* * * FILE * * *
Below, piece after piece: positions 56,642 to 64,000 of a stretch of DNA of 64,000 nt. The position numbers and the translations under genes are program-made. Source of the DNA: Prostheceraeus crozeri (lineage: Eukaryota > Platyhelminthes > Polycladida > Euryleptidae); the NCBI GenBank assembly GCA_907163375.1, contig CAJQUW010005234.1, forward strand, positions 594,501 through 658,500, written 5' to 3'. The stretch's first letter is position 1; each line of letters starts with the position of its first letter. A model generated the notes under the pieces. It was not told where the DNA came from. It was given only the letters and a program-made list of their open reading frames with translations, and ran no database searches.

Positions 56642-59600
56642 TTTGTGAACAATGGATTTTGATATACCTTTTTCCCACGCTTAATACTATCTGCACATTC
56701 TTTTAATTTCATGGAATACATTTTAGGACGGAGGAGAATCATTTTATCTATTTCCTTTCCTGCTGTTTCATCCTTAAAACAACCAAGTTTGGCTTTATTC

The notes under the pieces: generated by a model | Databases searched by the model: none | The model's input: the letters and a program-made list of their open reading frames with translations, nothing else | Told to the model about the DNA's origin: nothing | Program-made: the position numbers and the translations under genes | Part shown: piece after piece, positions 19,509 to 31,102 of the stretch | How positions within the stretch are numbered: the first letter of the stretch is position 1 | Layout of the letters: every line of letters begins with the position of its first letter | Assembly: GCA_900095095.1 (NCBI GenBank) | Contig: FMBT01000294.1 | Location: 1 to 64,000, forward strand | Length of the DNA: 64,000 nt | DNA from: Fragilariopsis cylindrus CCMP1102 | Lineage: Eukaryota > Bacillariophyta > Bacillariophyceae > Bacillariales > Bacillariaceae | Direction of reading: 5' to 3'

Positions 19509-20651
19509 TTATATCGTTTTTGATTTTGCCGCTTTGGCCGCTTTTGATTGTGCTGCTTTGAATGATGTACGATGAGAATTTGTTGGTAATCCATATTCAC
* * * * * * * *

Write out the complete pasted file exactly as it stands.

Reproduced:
Below, piece after piece: positions 56,642 to 64,000 of a stretch of DNA of 64,000 nt. The position numbers and the translations under genes are program-made. Source of the DNA: Prostheceraeus crozeri (lineage: Eukaryota > Platyhelminthes > Polycladida > Euryleptidae); the NCBI GenBank assembly GCA_907163375.1, contig CAJQUW010005234.1, forward strand, positions 594,501 through 658,500, written 5' to 3'. The stretch's first letter is position 1; each line of letters starts with the position of its first letter. A model generated the notes under the pieces. It was not told where the DNA came from. It was given only the letters and a program-made list of their open reading frames with translations, and ran no database searches.

Positions 56642-59600
56642 TTTGTGAACAATGGATTTTGATATACCTTTTTCCCACGCTTAATACTATCTGCACATTC
56701 TTTTAATTTCATGGAATACATTTTAGGACGGAGGAGAATCATTTTATCTATTTCCTTTCCTGCTGTTTCATCCTTAAAACAACCAAGTTTGGCTTTATTC

The notes under the pieces: generated by a model | Databases searched by the model: none | The model's input: the letters and a program-made list of their open reading frames with translations, nothing else | Told to the model about the DNA's origin: nothing | Program-made: the position numbers and the translations under genes | Part shown: piece after piece, positions 19,509 to 31,102 of the stretch | How positions within the stretch are numbered: the first letter of the stretch is position 1 | Layout of the letters: every line of letters begins with the position of its first letter | Assembly: GCA_900095095.1 (NCBI GenBank) | Contig: FMBT01000294.1 | Location: 1 to 64,000, forward strand | Length of the DNA: 64,000 nt | DNA from: Fragilariopsis cylindrus CCMP1102 | Lineage: Eukaryota > Bacillariophyta > Bacillariophyceae > Bacillariales > Bacillariaceae | Direction of reading: 5' to 3'

Positions 19509-20651
19509 TTATATCGTTTTTGATTTTGCCGCTTTGGCCGCTTTTGATTGTGCTGCTTTGAATGATGTACGATGAGAATTTGTTGGTAATCCATATTCAC